So many of you visited me in my years with Sue that I wanted to let you know that we remain friends and that we have both found new partners to share our lives.  I am proud of both of us and will always be the person that she helped me become.

I am lucky to be celebrating my two year anniversary next month (boy does time fly!) with the lovely Stephanie Hubbard. She is a landscape architect with Site-Creative, a firm she started 10 years ago in Boston and our life together brings me great joy.
I won't prattle on, although I really want to, but suffice it to say, especially for all those who were so supportive in the transitions of years past, I am very happy, so thanks for helping me along. If you want to see Stephanie in action, visit the archive shows of "This Old House" as she was a regular contributor in the past.
Thanks for continuing to read Chair Notes, obviously I've been hunkered down with many other endeavors, but if you want to keep up, please follow me as I post more often on Instagram under  petergalbert. Yes it's the lazy man's blog, but I'm not too proud.

Wednesday, July 13, 2016

About the Oil

I get asked a lot about the oil that I use, and over the years I've used many different types. One mix that I've often returned to is a spar varnish, raw tung (or linseed) and mineral spirit mix. The next question that I get asked is usually about the proportions, which is perfectly natural.
But the answer that I feel compelled to offer isn't as easy as a the question. I think that it's more important to understand that each of these three components play a role and depending on where I am in the finishing process or the environment that I'm working in, I might change it up a bit.
First, the spar varnish. This is the tough flexible finish that dries to form the shine and water resistance. But, left alone, it is way to sticky, thick and fast drying. So to slow it down to the point that I can lay on a thin layer, I add the raw oil, which goes on smoothly but if applied alone would take way to long for my patience to build and dry. But mixing these two together gives a mix that is akin to the thickness of honey, so I add mineral spirits to make it flow. If it's the first coat and my goal is to flood the oil on and have it soak in, then a generous amount of mineral spirits is a good idea, but for later coats that I pad on and wipe off the surface quickly, then a thicker mix works fine. Often, I'll burnish the chair before the final coat and use more raw oil in the last mix to get a "softer" look. I don't wax my chairs because I've seen trouble with body heat causing clouding, but maybe I just don't know how to use it or have used the wrong stuff.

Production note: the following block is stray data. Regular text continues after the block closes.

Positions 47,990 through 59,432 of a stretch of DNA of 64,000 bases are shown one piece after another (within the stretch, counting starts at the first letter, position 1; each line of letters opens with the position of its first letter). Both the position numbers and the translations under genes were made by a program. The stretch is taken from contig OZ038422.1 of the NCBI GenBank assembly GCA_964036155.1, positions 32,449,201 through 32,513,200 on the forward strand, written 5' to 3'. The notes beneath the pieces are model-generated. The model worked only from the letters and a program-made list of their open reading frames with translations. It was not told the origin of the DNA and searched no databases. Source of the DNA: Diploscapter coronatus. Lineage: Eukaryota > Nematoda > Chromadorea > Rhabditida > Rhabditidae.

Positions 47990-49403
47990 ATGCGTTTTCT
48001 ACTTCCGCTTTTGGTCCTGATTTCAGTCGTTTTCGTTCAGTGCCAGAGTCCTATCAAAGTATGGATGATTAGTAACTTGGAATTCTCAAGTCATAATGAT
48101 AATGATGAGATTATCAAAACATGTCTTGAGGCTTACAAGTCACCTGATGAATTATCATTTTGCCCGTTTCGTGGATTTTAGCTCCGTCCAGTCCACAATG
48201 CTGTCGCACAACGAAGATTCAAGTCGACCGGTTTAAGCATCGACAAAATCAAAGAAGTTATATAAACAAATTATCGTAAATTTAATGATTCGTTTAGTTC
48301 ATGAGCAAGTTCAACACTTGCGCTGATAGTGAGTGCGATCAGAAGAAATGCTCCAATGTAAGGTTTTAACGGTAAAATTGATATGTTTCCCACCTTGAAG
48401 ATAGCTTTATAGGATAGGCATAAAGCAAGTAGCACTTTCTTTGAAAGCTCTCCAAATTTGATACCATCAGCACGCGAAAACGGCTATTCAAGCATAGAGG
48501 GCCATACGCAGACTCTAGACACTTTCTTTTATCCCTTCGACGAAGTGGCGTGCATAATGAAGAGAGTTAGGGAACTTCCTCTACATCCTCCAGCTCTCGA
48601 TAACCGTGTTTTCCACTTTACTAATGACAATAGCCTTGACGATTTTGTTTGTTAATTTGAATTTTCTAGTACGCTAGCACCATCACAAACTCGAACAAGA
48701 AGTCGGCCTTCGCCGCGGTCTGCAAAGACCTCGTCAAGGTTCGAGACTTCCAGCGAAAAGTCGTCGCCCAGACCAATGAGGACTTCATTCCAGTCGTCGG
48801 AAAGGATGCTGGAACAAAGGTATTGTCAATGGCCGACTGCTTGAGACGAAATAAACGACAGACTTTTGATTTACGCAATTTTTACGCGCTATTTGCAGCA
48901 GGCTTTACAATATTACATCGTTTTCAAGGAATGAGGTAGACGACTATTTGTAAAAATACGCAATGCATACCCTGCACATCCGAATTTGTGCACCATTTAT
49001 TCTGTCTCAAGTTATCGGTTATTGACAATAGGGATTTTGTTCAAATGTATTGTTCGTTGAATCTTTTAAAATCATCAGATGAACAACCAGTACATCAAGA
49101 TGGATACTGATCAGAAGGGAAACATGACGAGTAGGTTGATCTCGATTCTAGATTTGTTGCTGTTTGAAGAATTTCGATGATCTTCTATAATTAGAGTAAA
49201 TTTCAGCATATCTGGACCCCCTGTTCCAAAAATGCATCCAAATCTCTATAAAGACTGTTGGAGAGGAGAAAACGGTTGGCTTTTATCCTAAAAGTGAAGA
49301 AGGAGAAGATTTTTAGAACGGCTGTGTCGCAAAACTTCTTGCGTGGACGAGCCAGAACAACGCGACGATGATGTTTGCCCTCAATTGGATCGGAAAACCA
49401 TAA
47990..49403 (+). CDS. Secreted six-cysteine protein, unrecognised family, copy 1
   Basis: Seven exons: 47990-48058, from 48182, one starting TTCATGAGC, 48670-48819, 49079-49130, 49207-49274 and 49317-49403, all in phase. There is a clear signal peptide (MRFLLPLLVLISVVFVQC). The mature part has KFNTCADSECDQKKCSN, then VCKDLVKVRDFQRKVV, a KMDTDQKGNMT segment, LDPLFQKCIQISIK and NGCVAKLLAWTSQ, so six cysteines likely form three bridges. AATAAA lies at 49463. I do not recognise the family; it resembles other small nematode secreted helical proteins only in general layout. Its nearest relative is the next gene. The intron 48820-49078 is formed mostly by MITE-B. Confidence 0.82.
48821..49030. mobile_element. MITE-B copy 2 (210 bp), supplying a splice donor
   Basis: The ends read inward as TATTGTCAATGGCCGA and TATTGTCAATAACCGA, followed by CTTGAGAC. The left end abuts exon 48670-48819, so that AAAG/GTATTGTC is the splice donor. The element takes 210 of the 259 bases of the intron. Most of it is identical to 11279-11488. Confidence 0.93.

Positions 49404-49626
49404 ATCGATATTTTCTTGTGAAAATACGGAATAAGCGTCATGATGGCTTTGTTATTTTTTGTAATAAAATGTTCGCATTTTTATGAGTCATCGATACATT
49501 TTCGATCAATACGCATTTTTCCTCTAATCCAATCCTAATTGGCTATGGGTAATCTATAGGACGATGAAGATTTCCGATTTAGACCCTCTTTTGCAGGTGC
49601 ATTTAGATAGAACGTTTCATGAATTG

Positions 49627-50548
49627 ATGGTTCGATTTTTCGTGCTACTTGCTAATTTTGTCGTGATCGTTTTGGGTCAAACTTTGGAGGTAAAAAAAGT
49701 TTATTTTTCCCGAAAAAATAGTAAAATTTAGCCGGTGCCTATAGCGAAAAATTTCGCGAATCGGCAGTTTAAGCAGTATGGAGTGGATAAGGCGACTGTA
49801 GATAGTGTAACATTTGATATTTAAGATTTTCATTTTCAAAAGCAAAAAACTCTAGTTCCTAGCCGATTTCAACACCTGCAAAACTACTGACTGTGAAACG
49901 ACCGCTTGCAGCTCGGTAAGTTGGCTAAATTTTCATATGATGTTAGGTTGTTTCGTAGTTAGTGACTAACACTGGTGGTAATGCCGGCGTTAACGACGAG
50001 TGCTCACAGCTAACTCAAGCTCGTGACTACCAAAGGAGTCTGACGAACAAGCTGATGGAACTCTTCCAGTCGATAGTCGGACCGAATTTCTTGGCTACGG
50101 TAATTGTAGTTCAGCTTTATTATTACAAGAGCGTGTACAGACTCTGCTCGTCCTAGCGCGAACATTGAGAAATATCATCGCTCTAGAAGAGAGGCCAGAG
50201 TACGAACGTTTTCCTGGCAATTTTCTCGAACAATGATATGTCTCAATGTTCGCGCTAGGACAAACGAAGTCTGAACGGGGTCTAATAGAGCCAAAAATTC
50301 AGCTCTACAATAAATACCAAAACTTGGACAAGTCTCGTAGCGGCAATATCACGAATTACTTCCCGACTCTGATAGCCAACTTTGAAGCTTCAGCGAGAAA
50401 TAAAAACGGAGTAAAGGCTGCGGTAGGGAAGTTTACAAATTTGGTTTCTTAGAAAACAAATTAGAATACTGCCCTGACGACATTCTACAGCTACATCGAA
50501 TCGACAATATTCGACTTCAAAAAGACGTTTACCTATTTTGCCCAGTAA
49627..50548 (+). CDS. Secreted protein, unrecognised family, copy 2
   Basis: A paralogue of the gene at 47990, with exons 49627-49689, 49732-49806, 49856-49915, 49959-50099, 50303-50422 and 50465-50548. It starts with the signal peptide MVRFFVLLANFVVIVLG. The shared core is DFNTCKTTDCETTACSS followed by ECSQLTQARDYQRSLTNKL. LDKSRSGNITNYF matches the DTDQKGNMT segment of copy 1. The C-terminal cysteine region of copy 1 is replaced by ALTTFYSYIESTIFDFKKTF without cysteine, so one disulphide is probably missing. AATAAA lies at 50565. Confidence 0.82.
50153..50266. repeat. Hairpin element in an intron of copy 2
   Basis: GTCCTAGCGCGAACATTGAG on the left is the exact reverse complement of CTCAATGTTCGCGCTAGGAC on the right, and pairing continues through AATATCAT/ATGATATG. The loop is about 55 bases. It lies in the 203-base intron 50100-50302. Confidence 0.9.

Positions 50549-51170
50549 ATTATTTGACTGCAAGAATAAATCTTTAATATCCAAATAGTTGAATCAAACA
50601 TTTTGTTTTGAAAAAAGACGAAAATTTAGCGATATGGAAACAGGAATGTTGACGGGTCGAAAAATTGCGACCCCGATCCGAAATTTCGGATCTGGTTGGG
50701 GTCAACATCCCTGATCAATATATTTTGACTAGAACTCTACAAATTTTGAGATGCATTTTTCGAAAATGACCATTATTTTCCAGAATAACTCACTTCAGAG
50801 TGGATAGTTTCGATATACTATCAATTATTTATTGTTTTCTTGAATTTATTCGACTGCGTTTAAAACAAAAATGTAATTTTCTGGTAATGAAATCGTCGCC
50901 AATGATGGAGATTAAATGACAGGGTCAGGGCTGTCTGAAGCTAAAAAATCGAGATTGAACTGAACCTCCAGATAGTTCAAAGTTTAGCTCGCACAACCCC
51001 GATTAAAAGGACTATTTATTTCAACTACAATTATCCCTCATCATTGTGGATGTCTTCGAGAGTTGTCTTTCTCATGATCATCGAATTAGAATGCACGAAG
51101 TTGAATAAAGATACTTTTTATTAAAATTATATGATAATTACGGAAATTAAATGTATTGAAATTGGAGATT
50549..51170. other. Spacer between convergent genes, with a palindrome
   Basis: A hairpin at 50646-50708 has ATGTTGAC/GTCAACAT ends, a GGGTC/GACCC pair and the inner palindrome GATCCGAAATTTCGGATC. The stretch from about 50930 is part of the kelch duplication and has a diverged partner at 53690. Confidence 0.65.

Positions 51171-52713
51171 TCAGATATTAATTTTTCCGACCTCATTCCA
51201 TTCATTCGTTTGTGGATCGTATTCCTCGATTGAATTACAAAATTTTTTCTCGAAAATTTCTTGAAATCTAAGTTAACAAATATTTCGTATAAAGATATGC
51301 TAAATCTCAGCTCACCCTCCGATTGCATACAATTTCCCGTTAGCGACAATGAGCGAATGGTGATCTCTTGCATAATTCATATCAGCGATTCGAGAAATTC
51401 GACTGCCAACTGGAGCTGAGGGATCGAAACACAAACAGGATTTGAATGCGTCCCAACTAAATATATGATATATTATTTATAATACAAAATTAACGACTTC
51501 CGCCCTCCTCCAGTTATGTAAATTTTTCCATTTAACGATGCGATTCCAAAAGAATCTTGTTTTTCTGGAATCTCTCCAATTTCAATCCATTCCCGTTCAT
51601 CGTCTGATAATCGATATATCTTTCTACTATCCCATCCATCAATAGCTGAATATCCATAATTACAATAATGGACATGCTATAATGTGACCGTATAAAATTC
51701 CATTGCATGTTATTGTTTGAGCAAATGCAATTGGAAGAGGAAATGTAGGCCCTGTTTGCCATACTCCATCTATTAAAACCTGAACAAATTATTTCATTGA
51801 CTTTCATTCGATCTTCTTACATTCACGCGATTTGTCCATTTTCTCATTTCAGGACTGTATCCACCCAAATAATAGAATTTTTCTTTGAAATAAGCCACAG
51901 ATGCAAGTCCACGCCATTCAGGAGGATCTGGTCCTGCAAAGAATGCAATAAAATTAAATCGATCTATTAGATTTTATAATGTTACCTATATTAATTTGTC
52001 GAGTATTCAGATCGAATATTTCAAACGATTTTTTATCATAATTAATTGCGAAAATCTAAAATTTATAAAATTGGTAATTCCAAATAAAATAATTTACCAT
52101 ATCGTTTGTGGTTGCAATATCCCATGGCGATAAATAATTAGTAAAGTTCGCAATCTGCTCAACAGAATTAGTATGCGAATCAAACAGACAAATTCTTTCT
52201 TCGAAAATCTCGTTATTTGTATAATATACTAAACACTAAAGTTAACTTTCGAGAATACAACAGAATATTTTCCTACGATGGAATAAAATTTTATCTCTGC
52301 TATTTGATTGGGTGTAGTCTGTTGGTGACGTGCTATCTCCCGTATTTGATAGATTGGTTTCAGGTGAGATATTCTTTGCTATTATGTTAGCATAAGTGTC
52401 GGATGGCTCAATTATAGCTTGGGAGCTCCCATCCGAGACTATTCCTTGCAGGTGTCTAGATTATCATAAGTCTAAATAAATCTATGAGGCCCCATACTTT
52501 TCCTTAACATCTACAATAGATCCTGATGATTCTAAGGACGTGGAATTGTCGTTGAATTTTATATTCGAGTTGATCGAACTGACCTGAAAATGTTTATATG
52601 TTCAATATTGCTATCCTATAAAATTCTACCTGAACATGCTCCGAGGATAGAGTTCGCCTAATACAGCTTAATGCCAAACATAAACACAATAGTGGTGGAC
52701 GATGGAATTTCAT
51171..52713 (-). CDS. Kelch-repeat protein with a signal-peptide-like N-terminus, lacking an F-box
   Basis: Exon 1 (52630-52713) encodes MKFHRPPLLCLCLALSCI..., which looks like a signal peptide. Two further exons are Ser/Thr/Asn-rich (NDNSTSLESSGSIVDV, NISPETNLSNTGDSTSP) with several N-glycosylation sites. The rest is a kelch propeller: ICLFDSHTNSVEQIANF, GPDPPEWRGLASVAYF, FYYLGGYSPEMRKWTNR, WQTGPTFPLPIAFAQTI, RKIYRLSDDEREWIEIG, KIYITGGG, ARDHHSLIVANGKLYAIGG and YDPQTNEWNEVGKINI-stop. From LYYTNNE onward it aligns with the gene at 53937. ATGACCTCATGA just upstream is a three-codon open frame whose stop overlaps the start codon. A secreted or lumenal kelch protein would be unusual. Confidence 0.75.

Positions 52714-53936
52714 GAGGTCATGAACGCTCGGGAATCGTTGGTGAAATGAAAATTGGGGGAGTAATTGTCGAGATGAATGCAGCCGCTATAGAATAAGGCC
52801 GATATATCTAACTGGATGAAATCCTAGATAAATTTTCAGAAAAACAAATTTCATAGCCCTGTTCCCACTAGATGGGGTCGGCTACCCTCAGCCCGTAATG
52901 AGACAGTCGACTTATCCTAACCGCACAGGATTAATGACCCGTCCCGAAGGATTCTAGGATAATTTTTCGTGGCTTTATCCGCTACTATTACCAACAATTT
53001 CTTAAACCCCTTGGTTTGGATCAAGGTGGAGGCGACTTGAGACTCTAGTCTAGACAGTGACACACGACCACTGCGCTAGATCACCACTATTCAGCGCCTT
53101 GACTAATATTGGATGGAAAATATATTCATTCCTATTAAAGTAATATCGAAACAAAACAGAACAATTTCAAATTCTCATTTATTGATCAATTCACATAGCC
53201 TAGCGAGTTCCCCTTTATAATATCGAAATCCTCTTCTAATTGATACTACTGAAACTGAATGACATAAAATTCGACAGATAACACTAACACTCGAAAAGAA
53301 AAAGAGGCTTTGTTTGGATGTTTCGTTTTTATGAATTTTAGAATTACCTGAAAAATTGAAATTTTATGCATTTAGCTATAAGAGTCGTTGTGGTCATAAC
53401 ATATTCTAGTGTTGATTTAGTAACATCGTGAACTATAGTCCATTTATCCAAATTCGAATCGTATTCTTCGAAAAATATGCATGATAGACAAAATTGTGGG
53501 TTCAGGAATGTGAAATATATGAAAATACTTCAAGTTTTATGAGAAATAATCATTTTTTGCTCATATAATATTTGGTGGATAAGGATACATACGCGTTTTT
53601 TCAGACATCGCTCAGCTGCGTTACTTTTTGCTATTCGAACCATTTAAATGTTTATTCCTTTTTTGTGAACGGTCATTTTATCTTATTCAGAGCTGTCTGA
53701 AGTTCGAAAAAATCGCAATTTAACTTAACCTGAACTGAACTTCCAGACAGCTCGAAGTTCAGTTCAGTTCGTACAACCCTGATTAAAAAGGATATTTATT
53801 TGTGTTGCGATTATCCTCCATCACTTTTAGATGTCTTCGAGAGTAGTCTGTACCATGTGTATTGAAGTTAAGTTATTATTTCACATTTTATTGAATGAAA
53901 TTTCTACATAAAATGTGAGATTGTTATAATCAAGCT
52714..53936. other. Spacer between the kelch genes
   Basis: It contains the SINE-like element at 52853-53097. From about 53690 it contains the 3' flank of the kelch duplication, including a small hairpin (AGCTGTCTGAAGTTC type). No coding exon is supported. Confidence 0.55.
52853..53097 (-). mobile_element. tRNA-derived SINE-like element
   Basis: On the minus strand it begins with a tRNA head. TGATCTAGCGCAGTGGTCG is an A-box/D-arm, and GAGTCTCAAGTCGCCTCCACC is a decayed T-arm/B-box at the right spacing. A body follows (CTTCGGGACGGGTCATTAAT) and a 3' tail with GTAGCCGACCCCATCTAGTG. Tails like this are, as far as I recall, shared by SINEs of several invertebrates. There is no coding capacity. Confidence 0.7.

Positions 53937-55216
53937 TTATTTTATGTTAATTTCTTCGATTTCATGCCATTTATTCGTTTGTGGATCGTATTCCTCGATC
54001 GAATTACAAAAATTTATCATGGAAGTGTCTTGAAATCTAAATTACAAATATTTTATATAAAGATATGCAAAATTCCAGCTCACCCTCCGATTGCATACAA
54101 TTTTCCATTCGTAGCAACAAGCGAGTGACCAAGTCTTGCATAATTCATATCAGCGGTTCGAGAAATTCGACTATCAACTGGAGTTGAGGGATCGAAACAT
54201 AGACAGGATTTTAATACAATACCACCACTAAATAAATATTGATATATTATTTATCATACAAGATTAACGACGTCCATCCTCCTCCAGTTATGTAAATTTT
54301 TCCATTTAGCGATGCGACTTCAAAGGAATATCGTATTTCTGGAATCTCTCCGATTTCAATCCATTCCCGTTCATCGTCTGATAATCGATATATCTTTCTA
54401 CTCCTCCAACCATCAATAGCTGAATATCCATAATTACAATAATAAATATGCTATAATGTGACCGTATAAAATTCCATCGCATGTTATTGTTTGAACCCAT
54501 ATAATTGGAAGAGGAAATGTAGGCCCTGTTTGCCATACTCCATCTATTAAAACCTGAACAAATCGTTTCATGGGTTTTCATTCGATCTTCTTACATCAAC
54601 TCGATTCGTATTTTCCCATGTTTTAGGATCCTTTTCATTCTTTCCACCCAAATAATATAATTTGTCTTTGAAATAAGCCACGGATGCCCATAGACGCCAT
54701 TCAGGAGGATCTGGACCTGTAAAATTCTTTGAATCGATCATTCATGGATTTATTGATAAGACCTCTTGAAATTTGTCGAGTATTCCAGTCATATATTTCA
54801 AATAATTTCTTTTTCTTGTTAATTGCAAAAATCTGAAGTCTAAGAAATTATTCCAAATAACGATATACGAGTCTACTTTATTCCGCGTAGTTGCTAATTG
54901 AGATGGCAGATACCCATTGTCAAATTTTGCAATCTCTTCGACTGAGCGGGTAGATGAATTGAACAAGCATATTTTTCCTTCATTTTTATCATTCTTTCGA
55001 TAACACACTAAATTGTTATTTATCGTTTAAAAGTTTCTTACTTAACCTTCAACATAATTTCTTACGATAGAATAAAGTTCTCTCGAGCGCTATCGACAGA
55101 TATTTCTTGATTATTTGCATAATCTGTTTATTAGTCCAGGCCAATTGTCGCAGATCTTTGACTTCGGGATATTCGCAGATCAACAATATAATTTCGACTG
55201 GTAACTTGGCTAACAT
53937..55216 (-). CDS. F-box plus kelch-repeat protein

So as far as I'm concerned, there is no magic mix. I suppose that the simple way to put it is that whatever you do, you are gonna end up with a basic finish made up of cured oil, and using the different elements is simply an opportunity to guide the process. I usually start with leaning towards too much spar and fill in the other elements to get the consistency and time that the project and weather call for. I always check my rag to see how long it takes to harden, if it isn't hard after a night of drying, add more spar.

And of course, dispose of rags in a safe way to prevent spontaneous combustion!!!

Tuesday, July 12, 2016

A Fine Time

I just returned from the Lie-Nielsen open house in Maine and, as usual, I can't say enough about the host and all the other makers. It's the one show that I go to every year and it's a great chance to see my friends and get feedback on new work. I highly recommend going.
 Here is a rocker that I finished in preparation for the show. I fumed it in ammonia as you see in the tent below.
Here is the before and after. I went darker than usual, just to see what the results would be like, I think it suits the design nicely.
Here is one of my favorite details. I've been wanting to make a crest like this for some time, and I think it will be appearing in my chairs more often.

Here you can see the oil going on over the fumed wood, I don't think the video will play, but the image say it all.  I fumed it overnight to get this color with regular household ammonia.